The Best Thing I Ate All Week: Old Bird’s Night Market Popcorn Chicken
Purdys Went to the North Pole to Make Their Latest Chocolates
Cult-Fave Milk Bar Just Opened in Nordstrom
The Perfect Autumn Cocktail Recipe: Donostia Askatuta
Everything You Need to Know About the BCL’s 2022 Whisky Release
A New Pop-Up Wine Bar Is Coming to Strathcona in November
5 Things to Do in Vancouver This Week (December 5-11)
‘In My Day’ Brings True Stories of Vancouver’s HIV Pandemic to the Stage
How Hallmark Movies Get Made
The Ultimate Winter Staycation Guide 2023: 6 Great Places to Explore in B.C.
B.C. Winter Staycation Guide 2023: 48 Hours in Tofino
B.C. Winter Staycation Guide 2023: Everything You Need to Know About Whistler’s Creekside
Our Editors Draft the Best Stores in Vancouver for Holiday Shopping
Review: I Tried Vancouver-Based Saltyface’s “Tanning Water,” Here’s How It Went
9 Great Gifts for Cats and Dogs, Because Yes, You’re That Person
One man's sadness is another man's cider.
When I moved into my new place a few years back, I was thrilled to find a mature apple tree in my backyard. Not the pathetic little crab apples of my Alberta youth, good for pelting unsuspecting neighbourhood kids and not much more, but actual apples. Apples like they’d grow in Normandy, or Vermont. I watched them grow over the course of that first summer with palm-sweating anticipation and when they finally got around to ripening…meh. And there were so many of them it was meh x 2000.
They weren’t Royal Galas, Pink Ladies or Fujis. They weren’t even Braeburn, the Buicks of grocery store apples. They were just some random genus that had been past over for terminal nondescriptiveness. And they were everywhere. I’m sure that there are some natural wine loving types out there who would revel in their idiosyncratic plainness, but no doubt those hipsters would have a tough time stooping to pick them off my lawn in their skinny jeans.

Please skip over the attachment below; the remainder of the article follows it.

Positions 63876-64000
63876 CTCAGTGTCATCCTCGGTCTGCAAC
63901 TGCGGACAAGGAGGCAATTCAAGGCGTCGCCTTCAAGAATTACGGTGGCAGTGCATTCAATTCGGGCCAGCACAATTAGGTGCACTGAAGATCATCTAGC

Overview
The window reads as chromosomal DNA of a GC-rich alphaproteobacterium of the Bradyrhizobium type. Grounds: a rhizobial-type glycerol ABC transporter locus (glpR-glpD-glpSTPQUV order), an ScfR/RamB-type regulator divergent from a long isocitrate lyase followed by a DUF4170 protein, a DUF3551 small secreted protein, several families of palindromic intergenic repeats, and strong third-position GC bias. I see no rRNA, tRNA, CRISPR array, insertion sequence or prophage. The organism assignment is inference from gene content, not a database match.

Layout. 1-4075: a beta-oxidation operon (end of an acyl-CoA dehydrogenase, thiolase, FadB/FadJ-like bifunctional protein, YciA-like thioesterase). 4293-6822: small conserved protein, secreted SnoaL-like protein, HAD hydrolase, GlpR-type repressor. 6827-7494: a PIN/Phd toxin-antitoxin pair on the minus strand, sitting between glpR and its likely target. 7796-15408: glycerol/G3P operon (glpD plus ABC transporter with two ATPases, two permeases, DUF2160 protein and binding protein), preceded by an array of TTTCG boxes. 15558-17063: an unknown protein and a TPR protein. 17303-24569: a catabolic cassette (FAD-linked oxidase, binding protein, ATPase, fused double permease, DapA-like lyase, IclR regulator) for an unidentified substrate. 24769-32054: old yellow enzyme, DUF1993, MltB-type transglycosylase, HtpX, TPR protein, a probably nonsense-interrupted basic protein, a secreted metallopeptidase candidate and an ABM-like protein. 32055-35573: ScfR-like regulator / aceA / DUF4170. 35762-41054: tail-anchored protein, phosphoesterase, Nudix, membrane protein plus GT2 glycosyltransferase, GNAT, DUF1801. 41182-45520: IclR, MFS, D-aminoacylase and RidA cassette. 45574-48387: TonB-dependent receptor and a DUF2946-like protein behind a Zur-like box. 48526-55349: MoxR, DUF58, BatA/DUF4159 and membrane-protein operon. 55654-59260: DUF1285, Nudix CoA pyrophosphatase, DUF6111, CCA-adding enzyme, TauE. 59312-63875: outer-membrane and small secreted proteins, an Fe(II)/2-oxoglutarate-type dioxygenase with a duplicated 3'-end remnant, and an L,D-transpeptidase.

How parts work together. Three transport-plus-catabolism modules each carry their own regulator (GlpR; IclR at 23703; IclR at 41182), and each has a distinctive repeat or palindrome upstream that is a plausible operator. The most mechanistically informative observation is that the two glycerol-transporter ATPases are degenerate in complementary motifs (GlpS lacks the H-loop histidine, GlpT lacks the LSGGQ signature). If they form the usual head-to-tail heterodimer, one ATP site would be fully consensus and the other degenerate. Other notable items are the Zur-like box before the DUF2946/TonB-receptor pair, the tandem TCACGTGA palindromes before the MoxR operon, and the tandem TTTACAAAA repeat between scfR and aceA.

I briefly tried to make chutney with them but no one needs that much chutney. Applesauce? No one needs any applesauce. So they just sat there, until I went out and gathered them and dumped them into the recycling bin. Which made me feel like a terrible, spoiled shit. This tree, which once upon a time had been full of such promise now served to undermine my bona fides as a person who cares about the planet. Who gives a hoot what you say about global warming if you’re the type of person who throws apples in the trash!
And then…salvation arrived in the form of Jeff and Nathaly Nairn. The duo owns Windfall Cider, the Vancouver urban cidery, and as such probably hate the thought of wasted apples even more than I do. So last year they started the Lost & Found Project to gather these unloved apples (they even take crabapples those sweet people) and turn them into cider, sell said cider and donate some of the profits to the Vancouver Food Bank. “Once we started making cider we realized the abundance of fruit trees in and around Vancouver; a majority of this fruit tends to go to waste and we want to stop that,” explains Jeff Nairn, Windfall’s Cider Maker.
They’ll set up shop on Saturday October 20th at Riley Park from 1:30 – 2:30 and will be there to receive your buckets, bushels and bags of apples (they don’t need to be perfect) and start the process of turning them into good works (and tasty spring cider). Talk about a win win.